I set off this morning with three things in mind.
The first; to visit scrap yards to try and replace a rear windscreen wiper. If you own a quirky French people carrier, expect to struggle to avoid paying the manufacturer's high costs. Not an Espace wiper in sight!
Before tacking my third objective, to do the dreaded food shopping to keep the household going for a day or two, I headed for Snab Point at Cresswell to have a bit of a sea watch. The sea was dotted with white, most of it Kittiwakes, my favourite gull, so I enjoyed watching them for about half an hour, with regular interruptions from Gannets that were circulating around the bay off Druridge. About 60 Eiders were also in attendance.
I learned later that there had been a few thousand Kitties in the same spot around 07:30. There were no more than 600 by 11:00. I then headed for Cresswell Pond.
I met a nice guy who, by the end of a three hour stint, had a list of 46 and not an Oystercatcher in sight. Highlight of his day, which I missed by an hour, was a juv Peregrine. I was happy to make do with a Sprawk being chased by two Magpies. There is still only a small strip of mud near the hide. Three Greenshanks and at least four Ruff were dodging from the far end to the thin mud strip, with several Dunlins, about six Curlews and a solitary Knot. Snipe were resting in the cut reeds in front of the hide.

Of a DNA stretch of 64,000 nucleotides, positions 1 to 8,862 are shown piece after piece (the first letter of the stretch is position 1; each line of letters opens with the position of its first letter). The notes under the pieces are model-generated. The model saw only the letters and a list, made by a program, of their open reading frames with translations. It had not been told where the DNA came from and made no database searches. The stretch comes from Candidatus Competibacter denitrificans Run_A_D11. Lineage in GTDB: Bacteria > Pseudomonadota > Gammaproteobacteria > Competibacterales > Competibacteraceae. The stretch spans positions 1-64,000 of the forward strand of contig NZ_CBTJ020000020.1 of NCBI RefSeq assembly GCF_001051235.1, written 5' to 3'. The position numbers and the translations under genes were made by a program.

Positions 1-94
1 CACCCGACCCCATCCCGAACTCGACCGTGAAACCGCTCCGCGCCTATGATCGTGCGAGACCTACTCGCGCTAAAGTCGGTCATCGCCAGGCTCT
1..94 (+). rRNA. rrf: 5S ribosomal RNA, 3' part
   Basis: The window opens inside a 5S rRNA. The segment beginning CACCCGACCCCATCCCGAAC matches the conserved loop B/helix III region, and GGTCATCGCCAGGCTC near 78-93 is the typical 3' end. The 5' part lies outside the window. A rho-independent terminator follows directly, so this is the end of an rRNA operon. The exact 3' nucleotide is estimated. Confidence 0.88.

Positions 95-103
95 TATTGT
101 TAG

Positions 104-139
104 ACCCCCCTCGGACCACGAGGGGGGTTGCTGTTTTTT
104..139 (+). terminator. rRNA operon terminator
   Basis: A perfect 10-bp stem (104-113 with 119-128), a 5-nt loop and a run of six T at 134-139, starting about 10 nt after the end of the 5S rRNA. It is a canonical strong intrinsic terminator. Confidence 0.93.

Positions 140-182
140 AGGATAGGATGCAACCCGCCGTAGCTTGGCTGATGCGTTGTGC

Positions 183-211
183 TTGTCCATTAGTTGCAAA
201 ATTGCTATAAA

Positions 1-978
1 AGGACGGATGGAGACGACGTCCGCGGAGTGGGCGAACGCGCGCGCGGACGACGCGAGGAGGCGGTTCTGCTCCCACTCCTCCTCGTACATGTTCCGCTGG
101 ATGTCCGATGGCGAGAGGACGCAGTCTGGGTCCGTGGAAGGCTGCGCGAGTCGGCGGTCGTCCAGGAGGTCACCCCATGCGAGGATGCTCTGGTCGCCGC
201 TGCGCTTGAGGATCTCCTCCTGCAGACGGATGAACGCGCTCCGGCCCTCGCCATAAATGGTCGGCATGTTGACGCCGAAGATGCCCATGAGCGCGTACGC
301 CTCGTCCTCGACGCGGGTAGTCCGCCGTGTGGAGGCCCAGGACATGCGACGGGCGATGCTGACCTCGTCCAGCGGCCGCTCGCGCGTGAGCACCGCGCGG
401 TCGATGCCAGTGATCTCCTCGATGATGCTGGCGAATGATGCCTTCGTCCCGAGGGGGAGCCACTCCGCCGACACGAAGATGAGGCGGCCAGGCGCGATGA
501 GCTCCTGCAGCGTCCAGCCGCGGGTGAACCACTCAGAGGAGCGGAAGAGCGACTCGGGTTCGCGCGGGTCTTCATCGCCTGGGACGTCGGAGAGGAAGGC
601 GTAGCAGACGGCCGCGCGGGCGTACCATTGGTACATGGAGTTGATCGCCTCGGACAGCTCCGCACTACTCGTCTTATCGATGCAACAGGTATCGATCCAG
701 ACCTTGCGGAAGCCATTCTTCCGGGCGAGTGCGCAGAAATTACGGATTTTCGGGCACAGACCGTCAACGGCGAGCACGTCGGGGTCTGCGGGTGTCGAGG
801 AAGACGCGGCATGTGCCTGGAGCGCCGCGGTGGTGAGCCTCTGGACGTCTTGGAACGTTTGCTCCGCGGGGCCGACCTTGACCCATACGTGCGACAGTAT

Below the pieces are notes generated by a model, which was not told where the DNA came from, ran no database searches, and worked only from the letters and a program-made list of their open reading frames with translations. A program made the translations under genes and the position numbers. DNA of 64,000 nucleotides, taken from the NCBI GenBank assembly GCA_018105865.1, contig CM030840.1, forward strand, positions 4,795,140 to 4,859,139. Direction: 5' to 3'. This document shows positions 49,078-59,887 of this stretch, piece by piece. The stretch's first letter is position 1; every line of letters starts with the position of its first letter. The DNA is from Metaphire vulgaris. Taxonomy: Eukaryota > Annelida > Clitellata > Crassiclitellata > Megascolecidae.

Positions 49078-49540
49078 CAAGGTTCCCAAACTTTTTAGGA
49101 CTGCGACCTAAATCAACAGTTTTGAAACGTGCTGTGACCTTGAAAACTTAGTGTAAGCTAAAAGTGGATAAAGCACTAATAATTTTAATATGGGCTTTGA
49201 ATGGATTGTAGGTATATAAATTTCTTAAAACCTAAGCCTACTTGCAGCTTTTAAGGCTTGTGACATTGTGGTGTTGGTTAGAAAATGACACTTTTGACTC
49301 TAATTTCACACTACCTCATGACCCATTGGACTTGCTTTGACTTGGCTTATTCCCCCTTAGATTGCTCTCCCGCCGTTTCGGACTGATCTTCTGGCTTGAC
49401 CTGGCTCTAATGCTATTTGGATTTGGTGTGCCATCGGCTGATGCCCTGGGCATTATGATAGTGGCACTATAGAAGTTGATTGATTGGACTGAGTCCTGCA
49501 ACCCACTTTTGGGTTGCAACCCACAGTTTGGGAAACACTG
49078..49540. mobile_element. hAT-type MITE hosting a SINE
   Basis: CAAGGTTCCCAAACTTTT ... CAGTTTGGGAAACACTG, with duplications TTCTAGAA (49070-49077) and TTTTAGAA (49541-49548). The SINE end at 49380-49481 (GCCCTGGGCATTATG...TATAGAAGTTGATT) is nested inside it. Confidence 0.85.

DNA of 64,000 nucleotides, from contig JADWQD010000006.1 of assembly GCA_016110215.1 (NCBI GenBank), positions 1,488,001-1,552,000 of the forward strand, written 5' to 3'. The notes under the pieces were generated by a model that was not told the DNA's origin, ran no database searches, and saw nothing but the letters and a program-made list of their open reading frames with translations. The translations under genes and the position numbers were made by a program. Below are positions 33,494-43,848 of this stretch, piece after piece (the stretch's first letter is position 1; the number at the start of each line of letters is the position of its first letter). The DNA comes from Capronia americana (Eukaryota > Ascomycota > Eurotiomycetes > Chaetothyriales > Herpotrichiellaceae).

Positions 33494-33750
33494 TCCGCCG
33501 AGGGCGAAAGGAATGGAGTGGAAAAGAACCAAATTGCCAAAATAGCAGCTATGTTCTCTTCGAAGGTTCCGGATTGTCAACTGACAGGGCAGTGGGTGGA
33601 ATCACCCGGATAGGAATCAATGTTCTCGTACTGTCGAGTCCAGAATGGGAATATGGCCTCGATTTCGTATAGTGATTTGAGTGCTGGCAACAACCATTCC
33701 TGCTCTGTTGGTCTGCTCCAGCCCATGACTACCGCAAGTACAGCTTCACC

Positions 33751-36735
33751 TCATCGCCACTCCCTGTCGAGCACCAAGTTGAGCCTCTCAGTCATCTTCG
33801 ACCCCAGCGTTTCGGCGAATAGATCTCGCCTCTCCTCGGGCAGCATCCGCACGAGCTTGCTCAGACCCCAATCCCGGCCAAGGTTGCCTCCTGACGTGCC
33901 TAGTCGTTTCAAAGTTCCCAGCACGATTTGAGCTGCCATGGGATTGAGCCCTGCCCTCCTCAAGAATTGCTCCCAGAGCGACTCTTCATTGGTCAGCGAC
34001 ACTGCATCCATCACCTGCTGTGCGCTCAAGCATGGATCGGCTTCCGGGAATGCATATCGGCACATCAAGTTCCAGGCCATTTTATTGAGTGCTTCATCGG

There was a noticeable absence of passerines around the pond, although a Sedge Warbler put in a brief appearance. There was an interesting range of ducks, including two Pintails and one female Pochard, shed loads of Teals and Tufties, a few Mallards three Goldeneyes and a female Shoveller that remained stationary for two hours, before swimming away and disproving my theory that it had been tethered to a submerged log! A young Sandwich Tern seeking attention from three accompanying adults 'peeped' loudly with seldom a break for three quarters of an hour.
On leaving for the dreaded shop, this Wall Brown was flitting along the track from the hide.